Concerto for Bass Clarinet and Strings

Instrumentation
  • Bass clarinet and string orchestra
  • Also for B-flat clarinet, or alto saxophone
Duration
c 16'15
Movements
I Levity 5'00
II Loss 7'15
III Emphasis 4'00
Listen to a recording
Version for Bass Clarinet and String Quintet
Reviews | Comments

October, 2004 concert by the Milwaukee Chamber Orchestra
Stephen Rogers Radcliffe, guest conductor
William Helmers, bass clarinet

The centerpiece was the premiere of James Grant's Concerto for Bass Clarinet and Strings, commissioned and performed by William Helmers of the MCO. Grant exploits all of Helmers' great skill and the virtuosic potential of this instrument, which appears so rarely in the solo spotlight.

But this concerto is more than a showcase for Helmers and the bass clarinet. Grant here has made music that is structurally smart, emotionally probing, rhythmically clever and harmonically subtle.

The clarinet darts about the strings like a bird in a forest in the first movement, "Levity." In the second, Grant casts the soloist as a lonely wanderer speaking a soliloquy in a landscape of Impressionist chords. Any one of those harmonies is gentle and beautiful, but they slowly gather surprising climactic force. The wrenching climax justifies Grant's long, melancholy denouement. Strings and woodwind scamper and chase through the lively, ever-unfolding melodies of the finale, "Emphasis," which is more than a mindless romp. The momentum builds to some hair-raising hyena howls that had the audience howling back in approval when the 15-minute concerto ended.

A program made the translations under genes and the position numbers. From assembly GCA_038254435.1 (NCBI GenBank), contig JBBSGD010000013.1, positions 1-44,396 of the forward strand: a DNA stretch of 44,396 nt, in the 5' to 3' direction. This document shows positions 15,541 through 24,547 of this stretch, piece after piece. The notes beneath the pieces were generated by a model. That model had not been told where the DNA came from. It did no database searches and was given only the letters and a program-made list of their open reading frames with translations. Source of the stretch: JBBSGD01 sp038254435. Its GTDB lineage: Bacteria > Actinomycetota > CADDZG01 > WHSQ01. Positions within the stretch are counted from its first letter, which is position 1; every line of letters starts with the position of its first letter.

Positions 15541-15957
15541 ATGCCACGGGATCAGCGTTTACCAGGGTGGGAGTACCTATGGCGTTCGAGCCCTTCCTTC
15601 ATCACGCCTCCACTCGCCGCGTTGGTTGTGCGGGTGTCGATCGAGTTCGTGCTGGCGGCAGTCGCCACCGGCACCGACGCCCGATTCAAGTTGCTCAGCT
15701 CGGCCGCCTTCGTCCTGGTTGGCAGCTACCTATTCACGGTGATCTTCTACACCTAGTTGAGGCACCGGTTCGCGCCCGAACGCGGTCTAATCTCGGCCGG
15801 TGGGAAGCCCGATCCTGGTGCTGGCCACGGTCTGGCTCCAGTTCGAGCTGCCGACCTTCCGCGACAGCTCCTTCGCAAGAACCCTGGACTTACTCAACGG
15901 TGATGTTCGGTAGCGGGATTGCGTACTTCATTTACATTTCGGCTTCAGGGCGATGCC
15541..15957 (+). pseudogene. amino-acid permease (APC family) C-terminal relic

- Tom Strini | Milwaukee Journal Sentinel

Commissioned by
  • William Helmers, bass clarinet
Year of composition
2005
Program note

Commissioned by and dedicated to clarinetist William Helmers, the 16-minute Concerto for Bass Clarinet and Strings  is presented in the conventional three-movement concerto form (fast – slow – fast).

Throughout the piece—and in true concerto fashion—the soloist explores the capabilities of the bass clarinet while facing expressive and technical challenges not always associated with the instrument. Meanwhile, the string orchestra, far from humming away quietly in the background, does its share of heavy-lifting as it weaves a colorful, multi-textured fabric around the solo line.

Each of the three movements reflects a state of being familiar to us all: Levity bubbles over with gregarious enthusiasm; Loss throbs with poignancy, grief, and pain; and Emphasis certainly makes its point.

NOTE: the Concerto is also arranged in versions that feature either B-flat clarinet or alto saxophone in the solo role.

For information on the chamber version of the Concerto, go to Sextet for Bass Clarinet and Strings.